The not-for-profit giants have signed a nonbinding agreement to evaluate “an alignment” between the systems, according to a release.
A full merger would create the nation's largest not-for-profit hospital company with combined revenue of $27.6 billion ahead of the $20.5 billion posted by Catholic-sponsored Ascension. A CHI-Dignity tie-up would leave it trailing only Kaiser Permanente as the largest not-for-profit health system. Kaiser, which has a giant managed care plan, posted revenue of $60.7 billion last year.
The companies did not disclose terms of the agreement, only alluding to last month's news that they had formed a partnership called the Precision Medicine Alliance, which the two systems called the nation's largest community-based precision medicine program.
"The potential to align the strengths of these two organizations will allow us to play a far more significant role in transforming health care in this country," CHI CEO Kevin E. Lofton said in a news release. "Together, we could enhance our shared ministry as the health industry transitions to a system that rewards the quality and cost-effectiveness of care."
The statement went on to identify ways the systems complement each other. For example, Englewood, Col.-based CHI has 103 hospitals in 18 states and focuses on clinical and home-health services in addition to research. Dignity "is well known for its work with innovative, diversified care-delivery partnerships."
CHI, however, is facing some financial struggles. The company was hit by a major bond downgrade this summer and has announced plans to sell its money-losing health plan business.
CHI's debt-to-equity ratio has skyrocketed in recent years. At about 50% in 2011, it zoomed to nearly 100% in 2013 and on to 110% in 2015.
In July, Fitch Ratings lowered the credit rating of CHI by three notches, citing the integrated health system's weaker financial profile, while A.M. Best Co. downgraded CHI's health insurance subsidiary.
CHI posted a net loss of $568.1 million in the first nine months of its fiscal 2016, which began July 1, 2015. Health IT costs, investment losses and troubles with its health insurance company spearheaded the massive deficit. CHI's credit rating from Fitch, which covers $6 billion of outstanding debt, now sits at BBB+ from A+. That loss was a substantial deterioration from its fiscal 2015. For all of 2015, CHI eked out a $3.1 million gain on operations on revenue of $15.2 billion.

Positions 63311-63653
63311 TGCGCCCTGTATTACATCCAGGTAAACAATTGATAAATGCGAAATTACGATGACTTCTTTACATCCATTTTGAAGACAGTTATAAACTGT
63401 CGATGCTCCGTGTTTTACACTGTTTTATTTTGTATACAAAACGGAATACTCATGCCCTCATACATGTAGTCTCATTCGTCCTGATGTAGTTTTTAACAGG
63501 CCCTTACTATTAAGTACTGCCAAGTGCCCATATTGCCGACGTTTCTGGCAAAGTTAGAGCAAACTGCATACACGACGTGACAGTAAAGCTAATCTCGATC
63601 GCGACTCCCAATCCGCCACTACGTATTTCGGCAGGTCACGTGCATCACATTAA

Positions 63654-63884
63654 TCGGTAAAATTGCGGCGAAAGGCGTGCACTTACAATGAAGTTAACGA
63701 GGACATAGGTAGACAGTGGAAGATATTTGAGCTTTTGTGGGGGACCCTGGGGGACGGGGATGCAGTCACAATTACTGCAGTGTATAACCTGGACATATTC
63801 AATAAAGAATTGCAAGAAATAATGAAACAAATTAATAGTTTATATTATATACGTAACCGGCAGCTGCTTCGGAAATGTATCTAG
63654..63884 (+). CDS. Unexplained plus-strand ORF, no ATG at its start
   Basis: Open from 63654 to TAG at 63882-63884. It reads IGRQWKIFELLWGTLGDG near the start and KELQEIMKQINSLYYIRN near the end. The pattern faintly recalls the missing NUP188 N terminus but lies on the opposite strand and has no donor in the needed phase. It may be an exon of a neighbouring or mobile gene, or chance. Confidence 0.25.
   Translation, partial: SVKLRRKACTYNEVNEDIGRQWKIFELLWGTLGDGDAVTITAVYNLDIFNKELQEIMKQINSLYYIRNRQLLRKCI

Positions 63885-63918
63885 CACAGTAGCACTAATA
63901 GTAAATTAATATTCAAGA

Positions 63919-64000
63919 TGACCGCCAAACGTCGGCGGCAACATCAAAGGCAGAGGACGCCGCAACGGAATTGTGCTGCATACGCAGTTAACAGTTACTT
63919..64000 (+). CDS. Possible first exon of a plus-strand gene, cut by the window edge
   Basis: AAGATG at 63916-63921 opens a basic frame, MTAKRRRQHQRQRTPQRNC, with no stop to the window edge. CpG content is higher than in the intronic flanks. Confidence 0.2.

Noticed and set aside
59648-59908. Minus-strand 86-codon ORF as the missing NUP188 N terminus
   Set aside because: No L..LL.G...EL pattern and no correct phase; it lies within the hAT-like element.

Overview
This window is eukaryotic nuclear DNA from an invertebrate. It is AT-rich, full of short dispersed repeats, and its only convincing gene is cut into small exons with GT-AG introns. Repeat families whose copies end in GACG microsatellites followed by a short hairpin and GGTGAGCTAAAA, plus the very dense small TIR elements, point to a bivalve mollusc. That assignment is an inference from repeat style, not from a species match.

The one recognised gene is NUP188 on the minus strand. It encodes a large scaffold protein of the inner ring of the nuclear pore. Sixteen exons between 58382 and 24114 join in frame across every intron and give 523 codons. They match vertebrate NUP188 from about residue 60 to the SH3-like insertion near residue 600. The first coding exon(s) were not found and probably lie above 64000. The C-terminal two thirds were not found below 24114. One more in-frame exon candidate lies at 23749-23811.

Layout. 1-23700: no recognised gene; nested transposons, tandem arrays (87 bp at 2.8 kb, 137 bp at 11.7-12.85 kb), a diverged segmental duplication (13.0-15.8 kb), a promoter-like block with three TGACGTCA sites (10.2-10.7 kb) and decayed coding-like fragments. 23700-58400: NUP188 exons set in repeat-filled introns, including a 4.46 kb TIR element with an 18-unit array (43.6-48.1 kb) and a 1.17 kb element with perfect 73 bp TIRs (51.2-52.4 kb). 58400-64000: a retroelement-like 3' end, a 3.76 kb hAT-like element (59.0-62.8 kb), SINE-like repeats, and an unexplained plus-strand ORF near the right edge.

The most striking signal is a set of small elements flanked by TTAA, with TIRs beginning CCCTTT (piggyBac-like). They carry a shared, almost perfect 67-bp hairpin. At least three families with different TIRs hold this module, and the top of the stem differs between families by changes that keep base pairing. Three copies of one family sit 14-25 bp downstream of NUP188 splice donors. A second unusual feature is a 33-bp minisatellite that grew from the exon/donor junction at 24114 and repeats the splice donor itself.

CHI spokesman Mike Romano said talks were preliminary and he declined to discuss possible options under an alignment.
San Francisco-based Dignity Health operates in 22 states with 9,000 physicians, 62,000 employees and 400 care centers.
The Precision Medicine Alliance will initially focus on advanced diagnostic tumor profiling in cancer patients, but will eventually expand to treating other areas of cancer and cardiac illnesses, according to a news release. The program will also build a collection of clinical cancer data that can be used to better diagnosis and treat patients. The systems will integrate patient electronic health records in order to build the database.
Lofton and Dignity CEO Lloyd Dean are perennially on Modern Healthcare's list of Top 100 Most Influential Healthcare Leaders.
In the release Monday, Dean said the two systems are looking to align during a time of rapid change in healthcare.
“Through a stronger strategic and financial foundation, an aligned ministry would accelerate our ability to advance our healing mission into the future,” Dean said.
Both systems operate Catholic and non-Catholic hospitals and delivery hubs.
Dignity has 39 hospitals. It is the nation's sixth-largest not-for-profit health system. It posted an operating loss of $63.4 million on revenue of $12.4 billion in its 2016 fiscal year ended June 30.